Getting to a small, manageable and orderly collection of photographs was, for me, liberating and it motivated me to work carefully through this next stage.
I got to here with my sorting and now worked with individual piles of KEEPERS.
Each pile contains photographs of only one event or person (except the groups). It became apparent by the quantities that some people are more photogenic than others!
I spread each pile in turn, out on a surface to analyse the images with the intent of keeping the best, if possible, and decluttering some more. Choosing was hard but it helped to have this criteria for the overall collection:
- Show what individual relatives looked like
- Indicate something of their personalities
- Have group shots that show relationships between the individuals
- Have a variety of ages/stages of each person
- Record important events
- Give insight into how life was ‘back in the day’
- Have a balance of quantities i.e. not heaps of photos of one person but very few of others.
These are historical documents – other generations will inherit them – so keeping a note of all known names, dates and places is important.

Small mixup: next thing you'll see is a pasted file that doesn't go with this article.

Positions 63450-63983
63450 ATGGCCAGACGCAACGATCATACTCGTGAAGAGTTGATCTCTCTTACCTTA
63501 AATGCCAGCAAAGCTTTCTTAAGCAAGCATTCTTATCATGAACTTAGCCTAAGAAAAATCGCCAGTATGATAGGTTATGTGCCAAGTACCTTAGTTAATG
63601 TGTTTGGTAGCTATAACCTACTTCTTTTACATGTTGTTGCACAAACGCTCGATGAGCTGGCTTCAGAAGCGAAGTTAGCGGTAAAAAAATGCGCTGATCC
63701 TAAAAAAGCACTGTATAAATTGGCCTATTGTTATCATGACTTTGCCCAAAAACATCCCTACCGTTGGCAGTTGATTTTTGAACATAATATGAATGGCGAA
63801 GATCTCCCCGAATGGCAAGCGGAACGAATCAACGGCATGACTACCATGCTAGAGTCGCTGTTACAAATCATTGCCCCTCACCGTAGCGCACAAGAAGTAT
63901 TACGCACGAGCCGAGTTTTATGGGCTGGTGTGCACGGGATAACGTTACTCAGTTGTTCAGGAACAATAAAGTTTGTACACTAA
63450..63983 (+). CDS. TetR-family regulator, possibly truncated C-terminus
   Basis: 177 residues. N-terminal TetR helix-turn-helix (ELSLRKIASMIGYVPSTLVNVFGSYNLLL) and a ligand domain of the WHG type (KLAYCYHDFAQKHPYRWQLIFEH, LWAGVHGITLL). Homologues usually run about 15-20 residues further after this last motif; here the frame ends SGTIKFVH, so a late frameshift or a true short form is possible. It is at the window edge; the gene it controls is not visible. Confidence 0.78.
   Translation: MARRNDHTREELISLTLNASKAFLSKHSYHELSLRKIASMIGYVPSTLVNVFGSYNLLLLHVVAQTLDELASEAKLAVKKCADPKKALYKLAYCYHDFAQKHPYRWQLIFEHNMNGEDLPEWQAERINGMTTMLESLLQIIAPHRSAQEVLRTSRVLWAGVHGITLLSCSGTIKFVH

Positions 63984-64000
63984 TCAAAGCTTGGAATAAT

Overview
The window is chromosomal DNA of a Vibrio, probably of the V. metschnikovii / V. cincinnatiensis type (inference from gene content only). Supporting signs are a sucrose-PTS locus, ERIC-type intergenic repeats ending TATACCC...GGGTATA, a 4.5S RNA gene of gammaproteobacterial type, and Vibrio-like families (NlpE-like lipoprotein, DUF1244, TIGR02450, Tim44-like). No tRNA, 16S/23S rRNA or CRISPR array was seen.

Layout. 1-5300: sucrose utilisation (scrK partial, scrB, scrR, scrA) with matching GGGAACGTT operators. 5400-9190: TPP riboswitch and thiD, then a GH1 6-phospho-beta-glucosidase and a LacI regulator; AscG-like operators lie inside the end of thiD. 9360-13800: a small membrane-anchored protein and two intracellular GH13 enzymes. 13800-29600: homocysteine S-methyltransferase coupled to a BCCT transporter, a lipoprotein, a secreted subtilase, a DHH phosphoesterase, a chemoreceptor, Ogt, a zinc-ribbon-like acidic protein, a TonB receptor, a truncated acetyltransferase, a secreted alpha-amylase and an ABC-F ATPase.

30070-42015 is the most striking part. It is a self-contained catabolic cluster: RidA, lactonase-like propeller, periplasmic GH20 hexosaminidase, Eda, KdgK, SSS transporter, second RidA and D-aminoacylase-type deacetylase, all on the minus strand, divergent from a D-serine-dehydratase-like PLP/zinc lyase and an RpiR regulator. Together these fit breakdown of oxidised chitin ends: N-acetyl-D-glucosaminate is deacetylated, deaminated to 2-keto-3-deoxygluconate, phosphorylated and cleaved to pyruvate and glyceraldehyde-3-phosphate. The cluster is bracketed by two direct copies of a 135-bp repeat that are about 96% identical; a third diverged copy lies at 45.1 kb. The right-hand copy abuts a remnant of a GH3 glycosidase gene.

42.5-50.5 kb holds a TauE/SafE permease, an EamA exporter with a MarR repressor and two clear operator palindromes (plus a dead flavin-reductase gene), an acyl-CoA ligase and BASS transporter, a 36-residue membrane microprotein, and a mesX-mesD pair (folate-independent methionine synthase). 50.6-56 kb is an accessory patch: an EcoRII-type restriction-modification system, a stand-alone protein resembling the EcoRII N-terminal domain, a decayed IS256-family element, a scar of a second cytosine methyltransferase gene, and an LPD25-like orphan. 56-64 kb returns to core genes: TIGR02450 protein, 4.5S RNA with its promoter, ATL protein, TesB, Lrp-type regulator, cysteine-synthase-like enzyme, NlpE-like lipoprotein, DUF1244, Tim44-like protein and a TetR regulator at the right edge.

Inevitably, ‘gaps’ began to appear in the collection – it became apparent that certain important people were missing from the KEEPERS piles. This necessitated a rummage through the OTHERS box and sometimes even the NOT NEEDED box in order to ensure these individuals were represented in the family archives. Consequently some faded or out of focus images crept into the collection.
Dilemma: The fate of those who hated having their photos taken
Sometimes there were no flattering images of particular people because they hated having their photo taken. Alas their dislike of the camera compounds the problem because sometimes the only pictures of them were with facial grimaces or in awkward escape poses. But for completion of the collection, a look through the rejects was required to find the least embarrassing ones … so more blurred or inferior quality photos crept into the collection.
I’ve got my collection now what?
Getting to this stage was a real achievement – it took determination and persistence! Then I had to overcome the technical conundrums of digitising them.